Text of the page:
You may not need another reason to be angry that Senate Republicans just blocked a proposal to raise the federal minimum wage from $7.25 to $10.10 an hour. We'll give you 1.2 million reasons anyway.
That’s the number of women in the U.S. who have children three years old or younger and are working at jobs that pay $10.10 an hour or less, according to a new study from the National Women's Law Center.
In other words, nearly one in five women in America with young children toil away at jobs that don't pay enough to support them. That's because, as you can see from the chart below, based on the Economic Policy Institute's Family Budget Calculator, even $10.10 an hour is not enough to support a single mother and one child, no matter where she lives -- whether in high-cost New York City or low-cost South Dakota:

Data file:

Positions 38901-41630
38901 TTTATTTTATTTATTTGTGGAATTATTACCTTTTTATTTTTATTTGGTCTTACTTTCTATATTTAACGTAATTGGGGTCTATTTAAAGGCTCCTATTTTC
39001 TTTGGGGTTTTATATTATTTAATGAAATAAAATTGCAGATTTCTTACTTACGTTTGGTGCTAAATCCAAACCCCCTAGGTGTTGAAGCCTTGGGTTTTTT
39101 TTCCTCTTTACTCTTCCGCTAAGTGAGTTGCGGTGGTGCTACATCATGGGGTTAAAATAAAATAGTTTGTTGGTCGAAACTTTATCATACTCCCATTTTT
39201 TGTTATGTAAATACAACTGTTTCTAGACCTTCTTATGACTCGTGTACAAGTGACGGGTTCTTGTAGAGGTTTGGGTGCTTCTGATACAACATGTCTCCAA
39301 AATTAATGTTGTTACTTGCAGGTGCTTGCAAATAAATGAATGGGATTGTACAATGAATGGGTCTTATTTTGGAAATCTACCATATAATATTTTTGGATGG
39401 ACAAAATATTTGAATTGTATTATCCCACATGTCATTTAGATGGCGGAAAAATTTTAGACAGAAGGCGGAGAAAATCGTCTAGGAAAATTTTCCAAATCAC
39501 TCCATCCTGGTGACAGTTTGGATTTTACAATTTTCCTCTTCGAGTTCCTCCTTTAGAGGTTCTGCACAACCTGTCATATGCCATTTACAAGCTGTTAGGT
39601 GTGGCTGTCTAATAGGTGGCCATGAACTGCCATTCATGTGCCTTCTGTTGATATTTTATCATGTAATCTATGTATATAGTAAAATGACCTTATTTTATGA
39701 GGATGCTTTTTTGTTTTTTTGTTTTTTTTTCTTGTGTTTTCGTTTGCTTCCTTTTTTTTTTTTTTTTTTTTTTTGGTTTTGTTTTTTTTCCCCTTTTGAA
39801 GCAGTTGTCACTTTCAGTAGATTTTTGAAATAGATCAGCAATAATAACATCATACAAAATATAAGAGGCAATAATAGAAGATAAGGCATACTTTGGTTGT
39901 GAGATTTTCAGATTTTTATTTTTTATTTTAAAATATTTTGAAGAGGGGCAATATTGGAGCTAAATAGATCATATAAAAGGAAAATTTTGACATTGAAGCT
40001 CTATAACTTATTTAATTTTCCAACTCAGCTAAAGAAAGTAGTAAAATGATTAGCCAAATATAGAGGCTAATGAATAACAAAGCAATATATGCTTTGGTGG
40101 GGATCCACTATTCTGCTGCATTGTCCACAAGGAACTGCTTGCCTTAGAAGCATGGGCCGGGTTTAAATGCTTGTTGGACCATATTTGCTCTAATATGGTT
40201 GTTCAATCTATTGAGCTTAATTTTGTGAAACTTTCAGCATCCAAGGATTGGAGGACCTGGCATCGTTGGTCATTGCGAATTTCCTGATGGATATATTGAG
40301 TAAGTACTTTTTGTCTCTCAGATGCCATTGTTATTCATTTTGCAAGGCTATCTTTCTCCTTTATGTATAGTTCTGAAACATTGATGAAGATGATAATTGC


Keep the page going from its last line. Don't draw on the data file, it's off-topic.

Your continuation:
More than half of the 1.2 million women in this category don't have a second income on which to rely, the NWLC found. With the cost of child care and other services rising as wages stay flat, these women are forced to fork over a sizable portion of their already-small paychecks to day-care centers or put their children in unstable care situations, like with a relative or unlicensed caregiver, while they work.
Two-thirds of minimum-wage workers are women, which means that, as a group, they suffer disproportionately from a too-low minimum wage. The NWLC study reminds us that their young children are probably suffering, too.